Posted: May 18, 2008 in Uncategorized

Follow me here, children…

It’s that time of year, well for most of us at least. What time of year might that be you ask? The cold grip of Mother Winter has faded into the blissful warmth of the Spring sun. In addition to the sun, of course, are the bouts of rain that help to make my part of the world nice and muggy. Add the aforementioned sunshine to the aforementioned rain and what do we have? Mowing time!

I had a little experience early in the week that I would like to share with you. This story is less of a testament about mowing (boring, I know) and more about the scary intelligence of our domesticated, four-legged friends. Here’s the set up and preface:

I get home the other day with the intent of mowing my lawn. The sky looked ominous and I figured I should get off my ass and chop that greenery before it got any more unmanageable. So there’s the set up for you. The preface is that I do not deadbolt my front door when I get home. The second preface is that I leave my dogs inside when I mow. Now that we have all of that straight, allow me to continue…

Hi ho, hi ho, it’s off to mow I go. Out my sliding glass door in my basement and into my backyard I tootle, and 30 minutes later, VOILA, the yard is mowed. Upon completion of this delightful task (no sarcasm there, I love mowing), I realize that I have worked up a thirst. I walk over to my sliding glass door and attempt to go inside. It’s locked. Hmmmm…interesting. So I try the door again. Yep it’s locked. What the fuck-balls is that all about? Moreover, my loving Aussies are nowhere to be found. Considering that I cannot lock the sliding glass door from the outside, and I cannot make visual contact with my pups, I naturally become a little concerned.

I leave the backyard and head to the front door. As I mentioned previously, I do not (ever) lock my deadbolt when I get home. Knowing this, I figured I’d have no problem getting inside from the front door. I approach the door, grab the knob, and WHAM! My face hits the front door as the door fails to open because, you guessed it: it’s deadbolted. Slightly panicked I return to the backyard and try to force the sliding glass door open, to no avail of course.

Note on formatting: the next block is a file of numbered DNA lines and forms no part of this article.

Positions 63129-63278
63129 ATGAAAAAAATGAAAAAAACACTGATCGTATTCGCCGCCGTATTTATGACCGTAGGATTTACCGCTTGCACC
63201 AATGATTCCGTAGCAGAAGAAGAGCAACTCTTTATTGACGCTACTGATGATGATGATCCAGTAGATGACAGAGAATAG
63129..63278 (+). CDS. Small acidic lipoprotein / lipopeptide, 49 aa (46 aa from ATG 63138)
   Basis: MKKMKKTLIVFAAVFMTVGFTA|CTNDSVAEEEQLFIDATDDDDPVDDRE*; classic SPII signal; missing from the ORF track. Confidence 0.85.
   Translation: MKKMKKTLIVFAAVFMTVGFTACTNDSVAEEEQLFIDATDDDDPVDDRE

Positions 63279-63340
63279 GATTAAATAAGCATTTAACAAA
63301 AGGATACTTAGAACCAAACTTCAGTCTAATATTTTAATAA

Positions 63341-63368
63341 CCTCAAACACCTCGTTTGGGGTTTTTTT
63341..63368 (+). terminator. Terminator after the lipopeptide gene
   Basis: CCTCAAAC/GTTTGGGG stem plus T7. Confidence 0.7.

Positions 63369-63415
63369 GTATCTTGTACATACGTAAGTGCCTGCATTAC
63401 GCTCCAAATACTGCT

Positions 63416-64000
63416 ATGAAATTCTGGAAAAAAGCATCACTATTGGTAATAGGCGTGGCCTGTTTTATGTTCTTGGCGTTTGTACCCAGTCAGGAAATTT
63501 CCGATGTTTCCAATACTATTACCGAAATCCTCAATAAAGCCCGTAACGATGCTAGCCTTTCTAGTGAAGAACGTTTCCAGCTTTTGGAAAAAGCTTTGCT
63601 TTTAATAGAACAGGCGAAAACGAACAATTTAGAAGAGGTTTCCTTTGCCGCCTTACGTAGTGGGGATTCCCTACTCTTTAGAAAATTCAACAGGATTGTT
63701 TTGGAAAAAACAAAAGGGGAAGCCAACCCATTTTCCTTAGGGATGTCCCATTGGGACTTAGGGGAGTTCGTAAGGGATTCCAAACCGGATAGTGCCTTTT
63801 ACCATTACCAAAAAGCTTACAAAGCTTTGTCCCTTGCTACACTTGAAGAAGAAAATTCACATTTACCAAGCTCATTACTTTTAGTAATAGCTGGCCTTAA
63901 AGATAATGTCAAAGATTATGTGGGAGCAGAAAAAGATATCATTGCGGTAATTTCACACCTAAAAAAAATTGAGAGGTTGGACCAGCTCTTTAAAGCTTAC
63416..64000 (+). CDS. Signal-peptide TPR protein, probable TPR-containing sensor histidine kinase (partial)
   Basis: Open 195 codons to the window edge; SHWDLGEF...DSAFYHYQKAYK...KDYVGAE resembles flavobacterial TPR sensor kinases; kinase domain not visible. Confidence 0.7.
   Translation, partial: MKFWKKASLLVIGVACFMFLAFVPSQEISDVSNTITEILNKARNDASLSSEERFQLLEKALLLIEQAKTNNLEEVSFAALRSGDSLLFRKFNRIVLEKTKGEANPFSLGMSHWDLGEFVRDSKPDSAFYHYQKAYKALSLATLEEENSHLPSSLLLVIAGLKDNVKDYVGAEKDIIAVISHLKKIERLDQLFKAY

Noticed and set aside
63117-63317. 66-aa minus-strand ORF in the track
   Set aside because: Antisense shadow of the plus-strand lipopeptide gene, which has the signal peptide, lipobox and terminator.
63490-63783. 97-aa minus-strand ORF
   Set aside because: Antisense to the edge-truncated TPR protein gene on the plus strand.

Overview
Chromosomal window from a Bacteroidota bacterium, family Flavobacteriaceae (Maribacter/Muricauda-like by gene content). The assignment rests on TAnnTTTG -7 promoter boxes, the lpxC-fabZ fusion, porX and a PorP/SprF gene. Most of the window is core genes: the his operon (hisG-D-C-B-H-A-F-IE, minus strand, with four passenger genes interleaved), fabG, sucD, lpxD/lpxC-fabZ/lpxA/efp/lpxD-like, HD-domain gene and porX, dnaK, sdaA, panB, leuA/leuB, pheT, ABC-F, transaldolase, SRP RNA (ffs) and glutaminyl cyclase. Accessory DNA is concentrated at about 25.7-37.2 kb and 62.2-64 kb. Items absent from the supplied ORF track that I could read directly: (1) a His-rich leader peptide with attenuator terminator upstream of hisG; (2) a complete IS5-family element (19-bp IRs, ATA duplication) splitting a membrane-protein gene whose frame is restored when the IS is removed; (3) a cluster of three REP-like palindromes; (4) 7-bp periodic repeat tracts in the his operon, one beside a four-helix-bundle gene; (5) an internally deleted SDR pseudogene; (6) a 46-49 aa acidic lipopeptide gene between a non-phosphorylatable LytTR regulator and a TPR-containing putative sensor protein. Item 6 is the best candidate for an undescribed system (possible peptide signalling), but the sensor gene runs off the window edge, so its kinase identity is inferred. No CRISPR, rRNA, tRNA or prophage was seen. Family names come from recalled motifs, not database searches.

At this point, I see my dogs at the sliding glass window. Both of them have this devious look in their eyes (I swear they were laughing at me), and as I try the door for the fourth and final time, they bolt back up the stairs and out of sight. Cutting to the chase, I realize there is another way to get into the house via my garage. Into the garage and to the door I go, and surprisingly, the door is unlocked and I am able to get into the house. Upon entering the house, I see my dogs on the stairs, and they look shocked that I was able to get in. After throwing me a look of utter surprise, they take off back up the stairs as if to get as far away from me as possible.

I make my trek up the stairs and turn the corner, and what do I see? Stuff, and I mean stuff, strewn all about the living room. A torn up magazine, a bag of sunflower seeds, two cups, and cushion stuffing have all been scattered across the room and into the dining room, and sensing my quickly rising blood pressure, my dogs fly by me, back down the stairs, and into hiding.

So after all of that, you may be wondering why I am telling you this story. It is quite simple: my dogs locked me out. Using their brains, and most likely an invisible opposable thumb, they were able to keep me outside so they could have their way with anything they could get their grubby little paws on. Herein lays the moral of the story: don’t underestimate your pets…much like children, they will one day out smart you.

We be big pimpin’ spendin’ cheese
–Jay Z


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